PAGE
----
The surface parking lot on Race Street between 8th and 9th is one of the biggest empty spaces remaining in Center City, and the Philadelphia Redevelopment Authority is hoping its transformation will serve a purpose broader than the developer’s bottom line.
Later this month*, PRA will release a Request for Proposals (RFP) for the lot. For the first time, the Authority will require developers to describe the “social impact” of their development proposals. The social impact component is open-ended, including anything from affordable housing and minority-business participation to healthy food access, job creation, or even simple cash donations to nonprofits or community groups. Greg Heller, the director of the PRA, says he’s just hoping to be convinced that a particular proposal will be the best one for the neighborhood and the city. Read more »
The Germantown YWCA, a hulking, historic shell of a building on Germantown Avenue near Vernon Park, could be headed for a new life.
The Philadelphia Redevelopment Authority plans to issue a request for proposals (RFP) to redevelop the building next week, PRA Director Greg Heller told Philly Mag on Tuesday. The Authority isn’t putting any restrictions on the proposed use of the building in the RFP, Heller said.
“We want to see what developers come up with,” he said. Read more »
One thing that has become clear as the Goldenberg Group proceeds down a long path towards building something on the 40-acre wasteland called the Logan Triangle is this: No one—not the Redevelopment Authority, not the developer it picked, nor the Logan residents themselves—wants to give Paul Glover’s Logan Orchard and Market (LOAM) project the brush-off.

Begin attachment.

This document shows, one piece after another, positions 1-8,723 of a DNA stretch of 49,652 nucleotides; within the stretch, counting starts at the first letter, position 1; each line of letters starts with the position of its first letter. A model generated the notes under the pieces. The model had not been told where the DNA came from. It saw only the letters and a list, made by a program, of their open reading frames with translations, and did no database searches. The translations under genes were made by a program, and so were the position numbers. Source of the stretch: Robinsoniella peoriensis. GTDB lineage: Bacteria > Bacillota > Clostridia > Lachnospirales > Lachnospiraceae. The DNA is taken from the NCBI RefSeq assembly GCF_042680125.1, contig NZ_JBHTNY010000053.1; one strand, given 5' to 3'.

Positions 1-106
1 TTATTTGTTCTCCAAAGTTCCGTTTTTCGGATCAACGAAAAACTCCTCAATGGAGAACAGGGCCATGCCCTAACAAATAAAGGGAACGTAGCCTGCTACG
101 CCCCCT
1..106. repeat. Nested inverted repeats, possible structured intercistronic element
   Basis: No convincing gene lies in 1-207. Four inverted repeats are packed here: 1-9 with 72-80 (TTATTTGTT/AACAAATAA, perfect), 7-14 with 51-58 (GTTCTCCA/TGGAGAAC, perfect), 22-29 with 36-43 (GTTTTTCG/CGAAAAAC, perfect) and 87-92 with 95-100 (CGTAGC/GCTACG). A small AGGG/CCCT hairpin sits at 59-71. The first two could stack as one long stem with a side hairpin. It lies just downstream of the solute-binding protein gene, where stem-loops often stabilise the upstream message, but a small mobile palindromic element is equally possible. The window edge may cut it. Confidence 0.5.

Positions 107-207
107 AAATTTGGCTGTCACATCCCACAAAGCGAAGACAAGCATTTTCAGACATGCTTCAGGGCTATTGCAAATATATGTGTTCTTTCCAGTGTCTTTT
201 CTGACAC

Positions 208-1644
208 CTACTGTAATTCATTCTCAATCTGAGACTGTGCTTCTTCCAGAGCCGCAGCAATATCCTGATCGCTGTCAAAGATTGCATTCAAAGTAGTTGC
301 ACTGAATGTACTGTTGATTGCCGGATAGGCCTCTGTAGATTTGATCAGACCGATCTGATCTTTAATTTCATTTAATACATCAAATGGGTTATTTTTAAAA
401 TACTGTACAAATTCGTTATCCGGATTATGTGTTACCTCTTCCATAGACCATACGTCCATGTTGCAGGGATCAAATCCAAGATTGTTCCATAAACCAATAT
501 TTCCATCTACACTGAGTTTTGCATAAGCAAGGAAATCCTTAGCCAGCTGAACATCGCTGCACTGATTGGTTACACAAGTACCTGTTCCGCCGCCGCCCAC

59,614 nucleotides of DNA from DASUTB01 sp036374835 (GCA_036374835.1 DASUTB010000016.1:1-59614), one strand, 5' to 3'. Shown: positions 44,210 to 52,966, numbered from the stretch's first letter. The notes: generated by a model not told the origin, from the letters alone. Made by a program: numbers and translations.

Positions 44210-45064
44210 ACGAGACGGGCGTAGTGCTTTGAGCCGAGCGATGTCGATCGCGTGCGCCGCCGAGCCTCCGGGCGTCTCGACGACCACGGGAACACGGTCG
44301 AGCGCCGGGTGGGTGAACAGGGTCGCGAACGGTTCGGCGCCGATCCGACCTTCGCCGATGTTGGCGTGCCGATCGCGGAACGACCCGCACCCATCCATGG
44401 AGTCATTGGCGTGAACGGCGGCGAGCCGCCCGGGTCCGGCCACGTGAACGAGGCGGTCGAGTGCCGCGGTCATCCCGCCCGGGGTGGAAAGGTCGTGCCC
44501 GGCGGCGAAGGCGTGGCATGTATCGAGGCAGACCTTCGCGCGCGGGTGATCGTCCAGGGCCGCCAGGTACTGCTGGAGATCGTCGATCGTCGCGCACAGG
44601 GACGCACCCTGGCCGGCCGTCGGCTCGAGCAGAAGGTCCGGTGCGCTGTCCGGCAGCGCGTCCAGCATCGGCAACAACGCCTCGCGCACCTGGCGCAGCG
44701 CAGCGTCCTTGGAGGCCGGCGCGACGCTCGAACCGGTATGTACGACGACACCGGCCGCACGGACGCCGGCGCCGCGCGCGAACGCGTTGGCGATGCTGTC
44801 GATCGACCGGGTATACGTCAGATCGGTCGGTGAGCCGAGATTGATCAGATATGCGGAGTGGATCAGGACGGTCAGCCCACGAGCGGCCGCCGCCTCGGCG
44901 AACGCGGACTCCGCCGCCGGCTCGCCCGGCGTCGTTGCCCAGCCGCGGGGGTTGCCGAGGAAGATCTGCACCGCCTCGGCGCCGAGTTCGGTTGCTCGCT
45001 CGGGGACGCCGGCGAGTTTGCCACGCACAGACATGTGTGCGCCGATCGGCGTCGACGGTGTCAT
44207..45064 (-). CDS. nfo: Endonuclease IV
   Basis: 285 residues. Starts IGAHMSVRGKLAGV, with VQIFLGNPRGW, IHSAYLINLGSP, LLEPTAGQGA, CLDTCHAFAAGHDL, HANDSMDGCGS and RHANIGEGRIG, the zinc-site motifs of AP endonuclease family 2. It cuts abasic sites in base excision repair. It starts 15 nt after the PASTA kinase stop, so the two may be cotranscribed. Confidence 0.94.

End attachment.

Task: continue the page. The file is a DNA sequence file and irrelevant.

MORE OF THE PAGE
The trouble is, both the city and the neighborhood stakeholders want money to meet community needs. (In fact, it was the lack of money that put this redevelopment plan on ice when the Logan Community Development Corporation, which was spearheading the plan, abruptly shut down in 2014.) And the only thing that will produce that kind of money is a large-scale redevelopment project on the Triangle itself.
From Marshall Street on the east to 11th on the west, from Louden Street on the north to Roosevelt Boulevard on the south, the Logan Triangle is a 40-acre wasteland. But it could be 40 acres of parkland, and gardens, and tiny homes that could sit lightly on the land.
That’s the 40-acre opportunity Paul Glover and a collection of like-minded souls see in the Triangle, which became said wasteland in 1986 after yet another gas-main explosion took out several houses and revealed just how far most of the others around them had sunk (more on that later). This vision sounded appealing to the 50 or so people who came out to the Friends Center on July 13th for a meeting to discuss how to get it off the ground.
But there’s a hitch: realizing the vision would require the cooperation of the owner of those 40 acres. Since 2012, that’s been the Philadelphia Redevelopment Authority.
Back in January, we told you about James Dupree’s Mantua art studio. The city wanted to use eminent domain to take the studio from Dupree. It wanted the space for a supermarket.
Well, there is news: Today, the Philadelphia Redevelopment Authority announced it was dropping the condemnation of Dupree’s property. The PRA says legal costs defending Dupree’s appeal of the condemnation would be too much.
“Despite all the work to date, PRA will end condemnation proceedings enabling Mr. Dupree to keep his studio,” the PRA announced in a release. “While we have explored the potential of building around Mr. Dupree’s property, a viable project under these conditions is not possible. In short, the inability to acquire Mr. Dupree’s property puts the prospect of bringing fresh food to this community at serious risk.”